In what has been a closely watched case, a court in France recently ruled that France’s largest insurer must pay on a claim brought by a restaurant forced to shut down due to the COVID-19 outbreak.
The ruling has sent shockwaves through the industry with many law firms already making inquiries into the actual language of the policy. Furthermore, arguments in the United States are already developing that certain commercial policies may afford coverage for loss of business income due to the COVID-19 outbreak.
At first glance, business interruption coverage would appear to be an easy claim to file for relief as the COVID-19 crisis continues. After all, businesses were forced to close down for a period due to no reason of their own; therefore, coverage should be afforded. Many insurance companies, however, have already begun to signal their intent to deny pandemic-related claims.
What Is Business Interruption Insurance?
In many states, first-party commercial property insurance policies typically include coverage for decreased or lost earnings due to a covered peril that necessitated suspending business operations. In other words, if a restaurant must close or cease operations because of a covered peril, such as a fire, its insurance company will cover the restaurant’s fixed costs and profit loss during the time it takes to repair or restore the property.
This business interruption coverage may be included in an endorsement in a restaurant owner’s commercial all-risk property insurance, or it may be a separate, standalone policy. Whatever the case, the loss of earnings has to have occurred due to the suspension of business that resulted from a covered cause of loss, and insurance companies usually require direct physical damage to covered property for this type of coverage to apply.
While it might seem clearcut, determining what constitutes “direct physical damage” is not always easy. For example, if a restaurant closes its doors because the building it’s housed in is on the verge of collapsing, can the resulting loss of profits be interpreted as a loss due to direct physical damage? The damage has not yet occurred, but the threat of damage is very real. In cases like this, ambiguities arise that may be applicable to the current situation.
COVID-19 and Business Interruption Insurance
Since it appears that the existence of COVID-19 in a commercial environment poses a direct threat to employees, customers and the business itself, restaurants and their legal counsel might be tempted to conclude that it constitutes direct physical damage. Again, however, the applicability of the concept of direct physical damage to the existence of the virus in a particular context is not straightforward.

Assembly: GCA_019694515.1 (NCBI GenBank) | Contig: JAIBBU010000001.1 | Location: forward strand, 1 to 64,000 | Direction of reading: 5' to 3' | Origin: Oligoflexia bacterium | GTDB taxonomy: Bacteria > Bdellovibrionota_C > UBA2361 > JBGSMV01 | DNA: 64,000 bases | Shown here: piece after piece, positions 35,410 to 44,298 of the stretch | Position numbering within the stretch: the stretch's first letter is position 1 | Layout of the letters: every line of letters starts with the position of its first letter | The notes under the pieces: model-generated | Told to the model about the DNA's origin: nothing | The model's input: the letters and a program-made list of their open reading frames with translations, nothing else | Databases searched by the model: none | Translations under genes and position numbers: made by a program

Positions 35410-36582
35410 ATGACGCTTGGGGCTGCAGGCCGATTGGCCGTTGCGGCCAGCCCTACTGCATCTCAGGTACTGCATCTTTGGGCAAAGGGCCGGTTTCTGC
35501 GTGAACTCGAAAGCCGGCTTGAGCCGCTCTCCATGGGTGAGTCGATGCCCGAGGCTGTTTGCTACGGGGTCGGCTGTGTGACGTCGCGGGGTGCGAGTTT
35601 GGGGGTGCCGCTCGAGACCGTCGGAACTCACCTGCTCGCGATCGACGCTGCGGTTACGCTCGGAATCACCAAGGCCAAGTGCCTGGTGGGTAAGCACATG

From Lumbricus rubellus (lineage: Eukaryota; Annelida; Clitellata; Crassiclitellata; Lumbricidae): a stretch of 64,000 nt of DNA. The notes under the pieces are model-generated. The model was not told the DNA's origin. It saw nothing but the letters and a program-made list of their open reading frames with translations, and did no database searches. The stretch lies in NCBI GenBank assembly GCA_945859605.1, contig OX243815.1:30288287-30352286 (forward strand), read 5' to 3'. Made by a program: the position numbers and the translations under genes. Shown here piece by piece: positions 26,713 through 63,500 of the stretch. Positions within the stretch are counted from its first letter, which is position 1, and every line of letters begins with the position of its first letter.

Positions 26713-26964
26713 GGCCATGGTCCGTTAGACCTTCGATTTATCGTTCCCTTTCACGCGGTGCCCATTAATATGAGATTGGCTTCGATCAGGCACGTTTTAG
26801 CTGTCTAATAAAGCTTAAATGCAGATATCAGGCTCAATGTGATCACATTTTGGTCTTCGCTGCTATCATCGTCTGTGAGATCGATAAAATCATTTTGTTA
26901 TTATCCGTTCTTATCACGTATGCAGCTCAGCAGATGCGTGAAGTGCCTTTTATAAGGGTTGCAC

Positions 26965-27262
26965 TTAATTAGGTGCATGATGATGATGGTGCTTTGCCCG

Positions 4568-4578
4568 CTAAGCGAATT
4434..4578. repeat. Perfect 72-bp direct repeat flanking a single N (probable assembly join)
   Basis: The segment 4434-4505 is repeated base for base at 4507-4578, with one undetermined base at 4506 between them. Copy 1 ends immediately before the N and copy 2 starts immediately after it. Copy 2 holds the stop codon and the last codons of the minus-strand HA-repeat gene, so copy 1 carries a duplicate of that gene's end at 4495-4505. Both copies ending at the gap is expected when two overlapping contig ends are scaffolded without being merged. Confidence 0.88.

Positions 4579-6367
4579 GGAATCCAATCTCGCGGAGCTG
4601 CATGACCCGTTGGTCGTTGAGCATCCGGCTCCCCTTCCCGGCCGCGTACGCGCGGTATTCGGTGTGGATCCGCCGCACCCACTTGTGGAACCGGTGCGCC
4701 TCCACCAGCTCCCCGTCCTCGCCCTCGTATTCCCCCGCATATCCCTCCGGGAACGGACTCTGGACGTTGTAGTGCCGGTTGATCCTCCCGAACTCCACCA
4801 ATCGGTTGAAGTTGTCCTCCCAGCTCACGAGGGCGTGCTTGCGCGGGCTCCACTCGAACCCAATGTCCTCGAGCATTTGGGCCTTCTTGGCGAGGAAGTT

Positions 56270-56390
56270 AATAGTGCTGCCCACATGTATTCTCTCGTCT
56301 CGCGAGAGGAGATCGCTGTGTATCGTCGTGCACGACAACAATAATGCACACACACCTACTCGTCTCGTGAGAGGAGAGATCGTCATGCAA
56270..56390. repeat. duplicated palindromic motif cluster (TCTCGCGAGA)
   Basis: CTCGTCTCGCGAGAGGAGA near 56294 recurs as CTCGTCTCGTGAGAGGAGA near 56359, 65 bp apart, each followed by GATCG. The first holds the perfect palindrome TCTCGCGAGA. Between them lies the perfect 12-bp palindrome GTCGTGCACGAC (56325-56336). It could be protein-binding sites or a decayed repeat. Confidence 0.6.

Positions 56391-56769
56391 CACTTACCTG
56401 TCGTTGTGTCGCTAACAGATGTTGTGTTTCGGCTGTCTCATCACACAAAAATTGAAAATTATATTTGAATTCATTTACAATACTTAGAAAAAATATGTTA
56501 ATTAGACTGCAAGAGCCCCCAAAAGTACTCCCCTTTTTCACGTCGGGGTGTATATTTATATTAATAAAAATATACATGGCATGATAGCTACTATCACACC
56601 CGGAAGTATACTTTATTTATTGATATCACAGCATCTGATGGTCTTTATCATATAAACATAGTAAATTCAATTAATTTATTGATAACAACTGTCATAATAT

To analyze the applicability of the concept of direct physical damage, the effect of the virus’s presence on a business must be considered. Does the virus’s presence mean that the restaurant is inoperable, or the physical property is uninhabitable? Perhaps not, since the restaurant could be sanitized. Does the fact that people who came in contact with the virus at a place of business became infected mean that the restaurant must close and therefore suffer losses? Again, perhaps not.
Another thing to consider is that insurance policies often contain exclusions for pollution and contaminants that could be interpreted to exclude coverage for losses due to a virus. In addition, even if viruses are not explicitly included in the exclusions, an insurance carrier could hold that they are indeed a pollutant.
Insurance Industry Statement on Business Interruption Coverage
The response of four national insurance industry organizations’ leaders to a letter from a bipartisan group of U.S. House members provides guidance on this issue. The representatives argued that COVID-19 related losses should not be included in business interruption coverage. The insurance industry leaders responded in no uncertain terms, saying, “Business interruption policies do not, and were not designed to, provide coverage against communicable diseases such as COVID-19.”
Here’s what we still don’t know, though: Does this “decree” apply to all business interruption policies? Will there be special instances of applicability? Will different insurance companies apply different criteria in determining applicability? Will the courts side with insurers on this issue? This week’s ruling in France certainly offers some insight for speculation, as many are considering the case as a potential precedent for the applicability of business interruption insurance on COVID-19 claims worldwide.
What Restaurant Owners Should Do Now
To get answers to your questions about business interruption insurance, restaurant owners should have an experienced insurance claim attorney examine their policy. Like the industry organization leaders who responded negatively to the congressional representatives’ request, insurance agents and insurance company representatives might be quick to assert restaurants are not covered for COVID-19 related losses.
However, as we have seen in France, there might still be situations in which filing and litigating a claim might makes sense. Restaurant owners should consider connecting with a qualified insurance attorney in their state who can closely and carefully analyze their policy, looking for specific ambiguities or omissions that could allow for coverage.
It’s critical that restaurant owners not delay in order to ensure their rights are protected, starting with the timely filing of claims with their insurance company. If the claim is denied, demand in writing, an explanation for the denial of the claim which can later be reviewed by an attorney. By at least filing a claim now, restaurant owners will protect their right to seek redress from the court should future rulings come down in favor of coverage.